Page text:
Then it rained. It rained hard the whole day. It rained so hard that all the water being thrown up from the front right tire made its way into the drivers foot bay and at one stage there was enough water to make a cup of tea with. Angela's stint from Luxembourg through Germany was horrible but we plodded on with a blanket over our knees as Donkey has had all her cabin heating components removed. Never saw this one coming.

 

Made it to Regensburg just before 10pm and stumbled across the only campsite in town. The campsite office was closed when we arrived. We found a quick bite to eat at what looked like the only place open and set up in the parking lot across from the entrance to the campsite. Another free night …

 

Day 3: 16 June 2009

 

Belgrade, 625 miles

 

Q: The rain keeps falling. Falling so hard that Angela was left soaked as she tried to get our passports and cash out of the safe while I explained to an officious Austrian toll man that I was unable to read a small warning sign in torrential rain requesting that all persons who arrive in Austria (from a toll free Bavaria) to please pay an 8 euro fee. Given that we disobeyed this rule, we were now obliged to pay 120 euros for the pleasure of driving through Austria. Not great … that's a whole tank of diesel or about a two thousand pencils from the pound shop.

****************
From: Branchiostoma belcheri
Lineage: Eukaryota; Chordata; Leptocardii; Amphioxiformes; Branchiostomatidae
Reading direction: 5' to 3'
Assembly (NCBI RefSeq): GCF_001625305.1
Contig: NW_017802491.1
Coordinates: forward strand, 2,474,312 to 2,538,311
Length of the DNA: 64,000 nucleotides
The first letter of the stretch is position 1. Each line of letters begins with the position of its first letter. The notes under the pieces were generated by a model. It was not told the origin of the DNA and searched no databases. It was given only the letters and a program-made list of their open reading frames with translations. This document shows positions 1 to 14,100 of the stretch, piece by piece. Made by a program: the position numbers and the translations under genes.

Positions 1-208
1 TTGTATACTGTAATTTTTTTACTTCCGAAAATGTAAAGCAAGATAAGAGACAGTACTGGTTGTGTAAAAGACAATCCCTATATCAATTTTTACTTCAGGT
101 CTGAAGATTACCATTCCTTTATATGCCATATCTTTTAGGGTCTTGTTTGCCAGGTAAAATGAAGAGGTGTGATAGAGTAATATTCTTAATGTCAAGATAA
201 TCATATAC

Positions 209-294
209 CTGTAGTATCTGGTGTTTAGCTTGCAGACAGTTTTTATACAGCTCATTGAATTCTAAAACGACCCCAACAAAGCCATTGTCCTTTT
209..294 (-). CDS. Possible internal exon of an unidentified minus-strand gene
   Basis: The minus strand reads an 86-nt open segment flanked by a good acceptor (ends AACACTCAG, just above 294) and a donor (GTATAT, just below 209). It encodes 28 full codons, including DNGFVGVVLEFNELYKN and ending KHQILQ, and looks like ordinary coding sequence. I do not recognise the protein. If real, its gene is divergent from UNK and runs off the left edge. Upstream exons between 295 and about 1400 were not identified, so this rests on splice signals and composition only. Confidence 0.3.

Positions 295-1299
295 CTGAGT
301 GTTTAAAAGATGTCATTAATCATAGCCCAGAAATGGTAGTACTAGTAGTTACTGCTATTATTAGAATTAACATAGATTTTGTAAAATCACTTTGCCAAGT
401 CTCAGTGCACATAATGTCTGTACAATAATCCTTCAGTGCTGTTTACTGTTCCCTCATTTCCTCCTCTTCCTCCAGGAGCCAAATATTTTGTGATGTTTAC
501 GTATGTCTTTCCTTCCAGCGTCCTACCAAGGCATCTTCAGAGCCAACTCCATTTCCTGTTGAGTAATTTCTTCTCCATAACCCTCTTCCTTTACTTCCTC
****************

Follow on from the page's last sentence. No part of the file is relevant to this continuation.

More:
The blizzard continued through the Austrian Alps and we had moments of asphyxiation in the 10km long tunnels cut through the mountains. As with rainwater … so with truck fumes for our Donkey.  We both perked up when we crossed the Slovenian border to 30 degrees and sunshine.

 

Slovenia is a pretty place. The road winds through some lovely countryside and small villages in amongst the pine forests. Croatia is flat ... with straight highways, but at least the sun shines here too. Pity we did not have the time to make a stop along the Mediterranean coast as the temperature throughout the afternoon went up to a high of about 35C. As with the heating, Donkey has no air conditioning, so this was a good teaser - although tame, of what we are sure to feel in the next few months.

 

We were hoping to make it all the way through to Sofia in Bulgaria today, but that would have been a stretch. Our travel agents in London .. Simon and William were kind enough to SMS an alternative destination for us to spend the night just outside Belgrade on the banks of the Danube. Who needs books and maps when you have a mobile phone and a friend with google.

 

Tomorrow Istanbul and our first proper border experience.